Great Lakes Wind Power, Water Withdrawals And Rule-Making
Michigan wants to beat Ohio and become the first state to tap Great Lakes winds for energy production.
Wisconsin is muddling through the possibility with research into state legislation and rule-making. To date, utilities and regulators have been content with buying power or wind farms in Minnesota for Wisconsin uses.
Good idea, but using towers on the lakebed has not been a top priority.
Too passive, in my opinion.
Which reminds me: as Waukesha forges ahead with its Lake Michigan diversion application drafting, the Wisconsin Department of Natural Resources, by omission, shows no inclination to write administrative rules laying out what constitutes an accurate, comprehensive and forward-looking application.
This may help Waukesha convince the DNR its diversion application is accurate, comprehensive and forward-looking, but as I have said often on this blog - - and it's just an opinion - - that willingness to skip rule-making by the DNR will suggest to the other seven Great Lakes states that Wisconsin is not a full partner in the mandatory, eight-state review and approval that a Waukesha-level application requires.
Waukesha also shows no interest in urging the DNR to get busy with rule-making, so if and when Waukesha's application is turned down or aside by one of more of the other states, the city will have no one else to blame but itself, its elected officials, advisers and consultants.
Re your article, about a month ago I wrote an commentary on the RENEW Wisconsin blog decrying the growing tendency in Wisconsin to outsource renewable energy installations to other states. The commentary was occasioned by PSC approval of a Wisconsin Power & Light application to build its next 200 MW of windpower in southern Minnesota. Several WI utilities have given up locating wind projects in Wisconsin, due to a combination of dealing with opposition groups (who are every bit as disruptive as the town hall meeting protestors on national TV) and the ready willingness of Iowa and Minnesota to host wind projects serving WI utilities. Windpower in Iowa and Minnesota is less expensive than it is here. The stimulative value of RE is localized in the host community, not where the RE credits are sold.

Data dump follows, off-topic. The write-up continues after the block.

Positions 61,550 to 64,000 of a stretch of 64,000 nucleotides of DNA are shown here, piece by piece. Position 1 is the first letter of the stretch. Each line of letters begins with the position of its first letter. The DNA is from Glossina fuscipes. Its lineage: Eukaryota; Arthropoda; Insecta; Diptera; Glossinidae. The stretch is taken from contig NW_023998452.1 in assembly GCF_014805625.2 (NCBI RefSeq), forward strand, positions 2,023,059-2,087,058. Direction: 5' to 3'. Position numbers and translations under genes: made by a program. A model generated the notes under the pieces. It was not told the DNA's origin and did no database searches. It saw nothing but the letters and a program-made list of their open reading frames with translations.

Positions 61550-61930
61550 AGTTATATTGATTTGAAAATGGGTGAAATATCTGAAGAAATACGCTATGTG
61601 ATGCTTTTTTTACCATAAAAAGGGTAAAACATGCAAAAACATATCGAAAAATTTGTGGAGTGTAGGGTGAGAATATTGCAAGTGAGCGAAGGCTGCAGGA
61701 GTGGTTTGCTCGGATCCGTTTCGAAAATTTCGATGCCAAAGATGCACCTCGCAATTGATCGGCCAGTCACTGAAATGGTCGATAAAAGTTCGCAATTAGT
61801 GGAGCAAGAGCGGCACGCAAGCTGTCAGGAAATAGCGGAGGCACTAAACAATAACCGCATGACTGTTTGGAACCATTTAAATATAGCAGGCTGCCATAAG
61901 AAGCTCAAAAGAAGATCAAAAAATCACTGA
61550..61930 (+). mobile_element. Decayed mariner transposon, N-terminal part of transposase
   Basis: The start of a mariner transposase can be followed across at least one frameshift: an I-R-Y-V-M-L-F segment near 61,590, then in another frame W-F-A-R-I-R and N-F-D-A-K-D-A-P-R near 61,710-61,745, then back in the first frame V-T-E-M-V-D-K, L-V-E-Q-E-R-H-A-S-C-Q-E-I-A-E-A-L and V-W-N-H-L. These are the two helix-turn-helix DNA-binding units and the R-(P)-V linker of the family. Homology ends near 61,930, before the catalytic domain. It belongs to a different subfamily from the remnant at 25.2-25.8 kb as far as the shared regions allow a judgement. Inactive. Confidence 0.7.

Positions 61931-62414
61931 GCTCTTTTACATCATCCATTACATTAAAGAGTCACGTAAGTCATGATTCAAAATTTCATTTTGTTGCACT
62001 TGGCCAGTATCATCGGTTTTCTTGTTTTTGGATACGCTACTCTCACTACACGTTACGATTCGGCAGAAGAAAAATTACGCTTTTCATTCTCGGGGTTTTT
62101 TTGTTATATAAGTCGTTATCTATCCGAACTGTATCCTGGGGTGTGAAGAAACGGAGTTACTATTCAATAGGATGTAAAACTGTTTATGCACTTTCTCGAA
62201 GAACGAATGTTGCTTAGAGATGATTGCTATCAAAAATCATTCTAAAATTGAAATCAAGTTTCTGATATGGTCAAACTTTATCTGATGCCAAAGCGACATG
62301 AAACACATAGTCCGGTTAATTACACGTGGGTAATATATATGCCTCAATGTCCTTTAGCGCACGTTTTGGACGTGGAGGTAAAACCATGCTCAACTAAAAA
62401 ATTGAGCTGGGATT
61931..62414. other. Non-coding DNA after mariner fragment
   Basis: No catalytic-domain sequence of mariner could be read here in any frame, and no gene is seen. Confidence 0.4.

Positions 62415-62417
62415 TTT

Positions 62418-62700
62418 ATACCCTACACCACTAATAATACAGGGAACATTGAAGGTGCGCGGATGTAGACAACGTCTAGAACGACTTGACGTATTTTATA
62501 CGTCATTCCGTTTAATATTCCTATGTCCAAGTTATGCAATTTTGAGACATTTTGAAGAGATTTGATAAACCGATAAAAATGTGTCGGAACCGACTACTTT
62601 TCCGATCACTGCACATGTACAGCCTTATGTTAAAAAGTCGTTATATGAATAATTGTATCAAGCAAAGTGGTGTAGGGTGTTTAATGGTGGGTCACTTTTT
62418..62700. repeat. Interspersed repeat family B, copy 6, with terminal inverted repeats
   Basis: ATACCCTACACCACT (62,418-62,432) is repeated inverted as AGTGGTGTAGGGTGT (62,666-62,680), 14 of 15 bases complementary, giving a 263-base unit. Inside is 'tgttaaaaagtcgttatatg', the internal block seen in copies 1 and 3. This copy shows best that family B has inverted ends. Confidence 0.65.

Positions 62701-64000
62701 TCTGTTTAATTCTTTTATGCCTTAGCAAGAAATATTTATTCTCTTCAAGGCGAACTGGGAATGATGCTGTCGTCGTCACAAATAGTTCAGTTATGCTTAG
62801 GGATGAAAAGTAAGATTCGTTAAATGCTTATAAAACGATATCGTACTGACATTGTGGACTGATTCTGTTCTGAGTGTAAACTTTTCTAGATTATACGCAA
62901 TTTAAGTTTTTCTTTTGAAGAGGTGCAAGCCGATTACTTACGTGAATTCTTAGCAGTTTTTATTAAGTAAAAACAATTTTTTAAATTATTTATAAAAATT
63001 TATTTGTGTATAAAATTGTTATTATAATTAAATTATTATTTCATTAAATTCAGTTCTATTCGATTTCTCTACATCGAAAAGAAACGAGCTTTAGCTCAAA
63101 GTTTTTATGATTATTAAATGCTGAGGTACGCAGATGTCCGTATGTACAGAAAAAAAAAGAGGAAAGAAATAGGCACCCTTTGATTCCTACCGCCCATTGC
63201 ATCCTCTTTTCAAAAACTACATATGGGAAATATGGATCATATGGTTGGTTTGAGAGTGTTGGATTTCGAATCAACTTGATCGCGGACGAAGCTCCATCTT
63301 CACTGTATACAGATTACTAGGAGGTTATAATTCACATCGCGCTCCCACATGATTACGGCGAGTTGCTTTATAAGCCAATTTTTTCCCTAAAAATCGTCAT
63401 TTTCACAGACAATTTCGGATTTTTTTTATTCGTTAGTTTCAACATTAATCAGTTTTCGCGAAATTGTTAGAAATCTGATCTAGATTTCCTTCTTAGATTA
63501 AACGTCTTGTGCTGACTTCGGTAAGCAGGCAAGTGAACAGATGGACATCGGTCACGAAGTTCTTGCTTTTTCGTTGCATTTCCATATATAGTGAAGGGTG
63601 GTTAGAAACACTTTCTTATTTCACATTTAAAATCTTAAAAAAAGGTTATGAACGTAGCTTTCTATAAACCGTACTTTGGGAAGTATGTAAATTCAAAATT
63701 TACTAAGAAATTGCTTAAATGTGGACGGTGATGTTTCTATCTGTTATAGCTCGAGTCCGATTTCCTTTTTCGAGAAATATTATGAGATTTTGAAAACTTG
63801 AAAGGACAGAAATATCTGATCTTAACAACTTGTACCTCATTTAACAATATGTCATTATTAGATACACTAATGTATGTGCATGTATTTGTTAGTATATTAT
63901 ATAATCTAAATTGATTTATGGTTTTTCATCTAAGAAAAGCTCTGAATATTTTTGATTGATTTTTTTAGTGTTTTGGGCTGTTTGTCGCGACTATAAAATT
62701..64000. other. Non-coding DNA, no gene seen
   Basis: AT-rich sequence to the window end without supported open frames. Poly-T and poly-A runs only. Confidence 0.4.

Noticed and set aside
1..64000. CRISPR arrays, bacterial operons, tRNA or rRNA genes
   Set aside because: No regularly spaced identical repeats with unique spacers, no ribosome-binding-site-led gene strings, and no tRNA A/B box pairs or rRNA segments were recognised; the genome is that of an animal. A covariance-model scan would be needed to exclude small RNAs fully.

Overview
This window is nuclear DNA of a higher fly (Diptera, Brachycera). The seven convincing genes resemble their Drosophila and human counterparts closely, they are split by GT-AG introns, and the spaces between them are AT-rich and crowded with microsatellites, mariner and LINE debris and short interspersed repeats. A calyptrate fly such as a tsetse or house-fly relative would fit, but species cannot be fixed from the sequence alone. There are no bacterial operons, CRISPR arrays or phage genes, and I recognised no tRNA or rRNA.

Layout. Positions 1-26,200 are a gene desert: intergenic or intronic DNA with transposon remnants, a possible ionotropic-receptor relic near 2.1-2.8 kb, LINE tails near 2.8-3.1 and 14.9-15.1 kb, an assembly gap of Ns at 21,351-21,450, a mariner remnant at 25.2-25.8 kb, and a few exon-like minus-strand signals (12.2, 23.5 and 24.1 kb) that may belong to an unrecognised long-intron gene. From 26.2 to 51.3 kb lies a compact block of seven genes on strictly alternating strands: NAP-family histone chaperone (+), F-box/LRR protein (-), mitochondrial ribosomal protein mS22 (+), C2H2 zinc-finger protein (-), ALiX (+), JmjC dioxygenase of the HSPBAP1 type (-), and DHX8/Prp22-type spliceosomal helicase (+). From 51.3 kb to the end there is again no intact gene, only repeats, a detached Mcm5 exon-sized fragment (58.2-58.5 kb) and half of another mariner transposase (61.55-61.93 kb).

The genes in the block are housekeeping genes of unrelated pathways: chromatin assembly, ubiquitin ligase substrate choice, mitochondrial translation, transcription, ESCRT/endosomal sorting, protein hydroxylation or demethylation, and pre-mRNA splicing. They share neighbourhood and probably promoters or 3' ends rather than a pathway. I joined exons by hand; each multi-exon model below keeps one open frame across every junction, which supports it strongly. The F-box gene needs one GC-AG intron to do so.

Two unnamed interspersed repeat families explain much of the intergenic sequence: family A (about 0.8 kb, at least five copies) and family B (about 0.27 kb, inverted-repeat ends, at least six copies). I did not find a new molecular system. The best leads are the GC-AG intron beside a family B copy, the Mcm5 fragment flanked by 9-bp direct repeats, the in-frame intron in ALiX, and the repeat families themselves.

The link to my July 2009 commentary is below. An excerpt of the article also appears below.
... If Wisconsin truly desires to provide a home to a viable renewable energy economy, it will have to redefine the public interest standards that govern the expenditure of ratepayer dollars. This means giving such economic benefits as job creation, component manufacturing, workforce participation, increased tax receipts to local and state government, and reduced dependence on future transmission upgrades as much due consideration as cost per megawatt-hour. Granted, this is a form of industrial policy. However, if state policymakers don’t take steps to build a solid market structure for generating more renewable electricity here at home, Wisconsin’s ability to compete for good jobs and business opportunities could become hopelessly compromised....
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